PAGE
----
Why a Constitutional Convention is a Terrible Idea

Today, the Texas House select committee on State and Federal Power and Responsibility is meeting to discuss the possibility of joining a drive of state legislatures to re-write the constitution.

Governor Greg Abbott is a strong supporter of amending the U.S. Constitution and wrote a book about it including a wish list of 9 constitutional amendments he would like to see enacted.

“This could very well be the most dangerous idea in American politics,” said Anthony Gutierrez, Executive Director of Common Cause Texas. “There are very few actual rules in place for how a convention would work and it would be a monumentally bad idea to attempt to craft those rules in this current political environment. Partisan gridlock seems to be at an all-time high and special interests have unprecedented levels of influence, often via huge amounts of money coming from unknown sources. With no rules and the influence of special interests, a constitutional convention would put every Americans’ basic civil and constitutional rights up for grabs.”

Common Cause has long opposed the call for a constitutional convention, regardless of the amendment(s) being proposed, for the following reasons:

THREAT OF A RUNAWAY CONVENTION: There is nothing in the Constitution to prevent a constitutional convention from being expanded in scope to issues not raised in convention calls passed by the state legislatures, and therefore could lead to a runaway convention.

INFLUENCE OF SPECIAL INTERESTS: An Article V convention would open up the Constitution to revisions at a time of extreme gerrymandering and in an environment of unlimited political spending. It could allow special interests and the wealthiest to re-write the rules governing our system of government.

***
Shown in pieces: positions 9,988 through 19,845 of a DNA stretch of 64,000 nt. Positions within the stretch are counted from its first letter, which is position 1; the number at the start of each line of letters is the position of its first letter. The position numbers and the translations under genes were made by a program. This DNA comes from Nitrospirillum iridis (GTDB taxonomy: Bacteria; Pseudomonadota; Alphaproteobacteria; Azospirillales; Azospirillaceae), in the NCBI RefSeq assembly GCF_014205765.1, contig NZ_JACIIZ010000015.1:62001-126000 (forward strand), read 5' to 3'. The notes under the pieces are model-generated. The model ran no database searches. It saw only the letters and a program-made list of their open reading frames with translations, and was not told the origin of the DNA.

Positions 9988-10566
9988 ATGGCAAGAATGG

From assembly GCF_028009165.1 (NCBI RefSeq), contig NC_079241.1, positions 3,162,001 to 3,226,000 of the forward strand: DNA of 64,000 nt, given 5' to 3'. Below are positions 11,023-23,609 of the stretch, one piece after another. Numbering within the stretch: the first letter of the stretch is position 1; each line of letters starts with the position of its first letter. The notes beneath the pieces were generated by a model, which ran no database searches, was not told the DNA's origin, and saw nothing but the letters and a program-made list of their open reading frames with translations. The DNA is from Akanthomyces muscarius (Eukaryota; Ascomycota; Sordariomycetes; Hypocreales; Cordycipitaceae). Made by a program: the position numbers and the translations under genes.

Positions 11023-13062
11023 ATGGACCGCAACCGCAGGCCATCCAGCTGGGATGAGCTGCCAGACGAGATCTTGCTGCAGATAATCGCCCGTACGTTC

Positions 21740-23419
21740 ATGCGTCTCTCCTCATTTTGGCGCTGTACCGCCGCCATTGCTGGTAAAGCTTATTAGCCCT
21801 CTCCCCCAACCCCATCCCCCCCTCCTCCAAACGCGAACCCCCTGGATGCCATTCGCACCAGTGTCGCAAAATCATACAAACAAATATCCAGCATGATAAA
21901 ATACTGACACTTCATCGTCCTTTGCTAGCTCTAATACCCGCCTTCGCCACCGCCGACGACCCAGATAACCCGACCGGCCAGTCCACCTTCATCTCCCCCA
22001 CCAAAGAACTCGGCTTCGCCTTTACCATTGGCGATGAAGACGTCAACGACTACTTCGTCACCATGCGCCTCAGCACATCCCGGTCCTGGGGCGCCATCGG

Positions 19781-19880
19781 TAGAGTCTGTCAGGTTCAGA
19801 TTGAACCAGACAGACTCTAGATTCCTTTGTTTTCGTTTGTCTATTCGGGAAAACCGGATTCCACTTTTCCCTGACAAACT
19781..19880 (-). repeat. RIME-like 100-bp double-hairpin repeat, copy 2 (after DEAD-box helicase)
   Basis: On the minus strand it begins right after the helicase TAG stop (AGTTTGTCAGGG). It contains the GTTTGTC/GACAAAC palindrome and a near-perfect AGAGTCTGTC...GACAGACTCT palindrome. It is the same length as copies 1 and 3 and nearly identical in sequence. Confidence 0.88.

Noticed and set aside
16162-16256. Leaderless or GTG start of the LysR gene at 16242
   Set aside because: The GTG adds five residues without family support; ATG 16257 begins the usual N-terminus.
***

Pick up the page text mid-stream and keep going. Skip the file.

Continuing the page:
NO RULES: There are no rules governing constitutional conventions. A constitutional convention would be an unpredictable Pandora’s Box; the last one, in 1787, resulted in a brand new Constitution. There’s a significant danger that opponents of certain civil liberties or other members of the organized Right could change the scope of the convention and undermine basic rights long protected by the Constitution.

UNCERTAIN RATIFICATION PROCESS: A convention could re-define the ratification process (which currently requires 38 states to approve of any new amendments) to make it easier to pass new amendments, including those considered at the convention. This happened in 1787, when the convention changed the threshold necessary for ratification.

THREAT OF LEGAL DISPUTES: No judicial, legislative, or executive body would have clear authority to settle disputes about a convention, opening the process up to chaos and drawn out legal disputes that threaten the functioning of our democracy and economy.

APPLICATION PROCESS UNCERTAINTY: There is no clear process on how Congress or any other governmental body would count and add up Article V applications, or if Congress and the states could restrain the convention’s mandate based on those applications.

POSSIBILITY OF UNEQUAL REPRESENTATION: There are no rules for how states would choose delegates to a convention, how states and citizens will be represented within a constitutional convention, and who would ultimately vote on matters raised in a convention.


Common Cause is a nonpartisan grassroots organization dedicated to upholding the core values of American democracy. We work to create open, honest, and accountable government that serves the public interest; promote equal rights opportunity, and representation for all; and empower all people to make their voices heard in the political process.

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